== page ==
Review: Prometheus

Note: Because most of my problems with the film happen in the second half, this review will contain heavy spoilers.

Right when the film starts I know I’m in trouble. A pale-skinned, humanoid creature stands against a pristine digital backdrop of giant waterfalls, on a planet not yet populated with human life. It removes most of its clothing, kneels down in front of a bowl, and drinks a black liquid as some sort of self-sacrificing ritual, which causes its body to disintegrate. The decomposing body falls into the rushing water and slides over the edge, the remains eventually blending into the large mass of liquid below. Now, do I view this as an evocative and profound statement on the beginning of human life on Earth? Or do I view this as a fairly silly piece of filmmaking and an ill-judged way to open a film? I was faced with this dilemma, this choice of whether to open my mind to the big concepts or keep it closed because of the flaws in the presentation, many times over the course of Ridley Scott’s Prometheus. In the end, it pains me to say, the latter won out over the former.

It’s really a shame too, because from the outset this was always a project that had a considerable amount of promise. The biggest point of interest was the return of Ridley Scott to the science fiction genre, where he made arguably his two best films, Alien and Blade Runner. Additionally, not only was it a return to the world of science fiction, it was a return to a fictional world that was home for two of the most well-regarded works in the genre, Scott’s own Alien and James Cameron’s sequel Aliens. Throw in a very talented and diverse cast and an amazing early promotional campaign, and it’s no surprise that expectations were very high.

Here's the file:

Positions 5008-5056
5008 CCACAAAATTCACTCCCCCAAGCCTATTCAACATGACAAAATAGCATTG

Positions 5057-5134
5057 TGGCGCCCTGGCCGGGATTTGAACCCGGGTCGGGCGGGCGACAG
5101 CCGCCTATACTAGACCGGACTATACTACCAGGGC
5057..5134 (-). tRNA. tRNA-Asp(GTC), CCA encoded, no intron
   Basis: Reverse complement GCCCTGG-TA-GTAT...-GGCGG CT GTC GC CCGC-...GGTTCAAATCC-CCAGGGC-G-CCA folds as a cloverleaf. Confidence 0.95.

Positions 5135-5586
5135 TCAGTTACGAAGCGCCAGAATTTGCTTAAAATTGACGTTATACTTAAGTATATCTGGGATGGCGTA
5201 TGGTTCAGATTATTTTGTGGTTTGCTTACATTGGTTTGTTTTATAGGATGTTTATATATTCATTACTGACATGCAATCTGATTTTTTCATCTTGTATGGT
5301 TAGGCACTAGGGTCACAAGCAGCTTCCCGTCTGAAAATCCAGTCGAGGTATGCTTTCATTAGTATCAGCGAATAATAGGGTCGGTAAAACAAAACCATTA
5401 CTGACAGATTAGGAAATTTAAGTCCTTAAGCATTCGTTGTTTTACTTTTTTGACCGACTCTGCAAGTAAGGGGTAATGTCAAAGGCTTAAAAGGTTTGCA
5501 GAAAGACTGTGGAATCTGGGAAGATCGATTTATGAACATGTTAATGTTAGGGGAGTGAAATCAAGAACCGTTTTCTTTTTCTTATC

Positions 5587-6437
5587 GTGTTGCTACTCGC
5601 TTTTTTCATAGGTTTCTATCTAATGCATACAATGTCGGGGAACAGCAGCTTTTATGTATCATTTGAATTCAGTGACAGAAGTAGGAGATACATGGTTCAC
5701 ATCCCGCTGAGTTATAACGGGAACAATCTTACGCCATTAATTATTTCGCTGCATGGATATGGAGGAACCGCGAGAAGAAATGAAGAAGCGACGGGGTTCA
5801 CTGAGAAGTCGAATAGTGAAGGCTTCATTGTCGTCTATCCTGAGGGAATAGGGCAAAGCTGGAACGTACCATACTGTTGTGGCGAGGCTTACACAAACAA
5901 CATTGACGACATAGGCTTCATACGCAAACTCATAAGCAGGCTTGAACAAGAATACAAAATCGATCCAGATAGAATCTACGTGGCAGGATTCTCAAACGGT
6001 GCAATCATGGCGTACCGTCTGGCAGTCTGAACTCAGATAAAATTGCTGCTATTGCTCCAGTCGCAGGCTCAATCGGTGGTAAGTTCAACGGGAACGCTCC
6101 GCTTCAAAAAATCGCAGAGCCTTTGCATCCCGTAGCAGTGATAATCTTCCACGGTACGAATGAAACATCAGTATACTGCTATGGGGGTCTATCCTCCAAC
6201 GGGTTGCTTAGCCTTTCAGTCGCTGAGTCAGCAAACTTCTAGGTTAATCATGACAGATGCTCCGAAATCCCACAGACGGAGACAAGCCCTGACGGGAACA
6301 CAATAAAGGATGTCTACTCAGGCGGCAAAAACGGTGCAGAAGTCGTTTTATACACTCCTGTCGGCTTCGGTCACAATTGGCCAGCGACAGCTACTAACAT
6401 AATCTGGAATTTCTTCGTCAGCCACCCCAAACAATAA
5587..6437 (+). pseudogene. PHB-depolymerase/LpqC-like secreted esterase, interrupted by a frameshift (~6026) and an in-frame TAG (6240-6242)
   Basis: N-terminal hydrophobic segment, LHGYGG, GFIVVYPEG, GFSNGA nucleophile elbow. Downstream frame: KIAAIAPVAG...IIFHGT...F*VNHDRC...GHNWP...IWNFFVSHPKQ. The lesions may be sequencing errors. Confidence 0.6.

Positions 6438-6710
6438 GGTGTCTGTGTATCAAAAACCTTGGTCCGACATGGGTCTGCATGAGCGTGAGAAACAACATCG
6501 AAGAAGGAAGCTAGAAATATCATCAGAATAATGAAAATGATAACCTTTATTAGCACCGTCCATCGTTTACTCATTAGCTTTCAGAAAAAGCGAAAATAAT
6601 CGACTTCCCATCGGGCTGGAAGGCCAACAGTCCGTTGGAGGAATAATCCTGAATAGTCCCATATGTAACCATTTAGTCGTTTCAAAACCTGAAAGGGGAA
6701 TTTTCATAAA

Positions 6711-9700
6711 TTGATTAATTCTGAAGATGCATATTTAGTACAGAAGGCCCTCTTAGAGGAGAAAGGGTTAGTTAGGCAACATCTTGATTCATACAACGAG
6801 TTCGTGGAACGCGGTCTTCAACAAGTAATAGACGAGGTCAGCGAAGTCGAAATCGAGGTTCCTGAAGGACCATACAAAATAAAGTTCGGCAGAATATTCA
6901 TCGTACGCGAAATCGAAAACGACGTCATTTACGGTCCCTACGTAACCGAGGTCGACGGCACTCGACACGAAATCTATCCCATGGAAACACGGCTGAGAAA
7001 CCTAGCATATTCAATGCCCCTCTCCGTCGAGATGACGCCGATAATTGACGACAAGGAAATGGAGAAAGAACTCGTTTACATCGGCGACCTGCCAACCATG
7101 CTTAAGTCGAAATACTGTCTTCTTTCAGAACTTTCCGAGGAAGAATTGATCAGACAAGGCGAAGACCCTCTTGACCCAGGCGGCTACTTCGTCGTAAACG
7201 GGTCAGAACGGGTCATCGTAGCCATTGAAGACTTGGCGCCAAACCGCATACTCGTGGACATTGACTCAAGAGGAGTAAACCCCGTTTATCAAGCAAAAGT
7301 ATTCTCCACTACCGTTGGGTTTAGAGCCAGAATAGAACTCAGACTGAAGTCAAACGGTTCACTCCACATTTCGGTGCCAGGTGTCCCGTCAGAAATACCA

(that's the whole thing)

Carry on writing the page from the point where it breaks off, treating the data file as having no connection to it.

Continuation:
After the opening sequence, the film jumps forward in time to 2089, where we meet the scientists/couple Elizabeth Shaw (Noomi Rapace) and  Charlie Holloway (Logan Marshall-Green). They have discovered a cave painting containing a star map, the latest of several similar discoveries found all over the globe. Another few years pass, and the scientists find themselves traveling on the ship Prometheus to the distant moon LV-223. They are accompanied by the corporate director Meredith Vickers (Charlize Theron), the android David (Michael Fassbender), and the ship captain Janek (Idris Elba), along with a number of others that essentially function as alien bait. Of course, because the film is set in the Alien universe, what the crew encounters on LV-223 isn’t exactly friendly.

Let’s start with the positives. Firstly, the production design is first-rate. Ridley Scott has always excelled at creating unique and unforgettable environments, whether it’s the dystopian Los Angeles of Blade Runner or the combat arenas of ancient Rome in Gladiator. The environments in Prometheus are no exception. The film is loaded with digital-effects work, but the most striking settings and moments involve more tangible techniques. The interiors of the ship are appropriately dark and moody, while the altar that the scientists discover in the subterranean corridors of LV-223 is an instantly unforgettable and terrifically ominous image. Even though there are many elements of the film that don’t come together, at the very least it can be enjoyed from a purely visual level.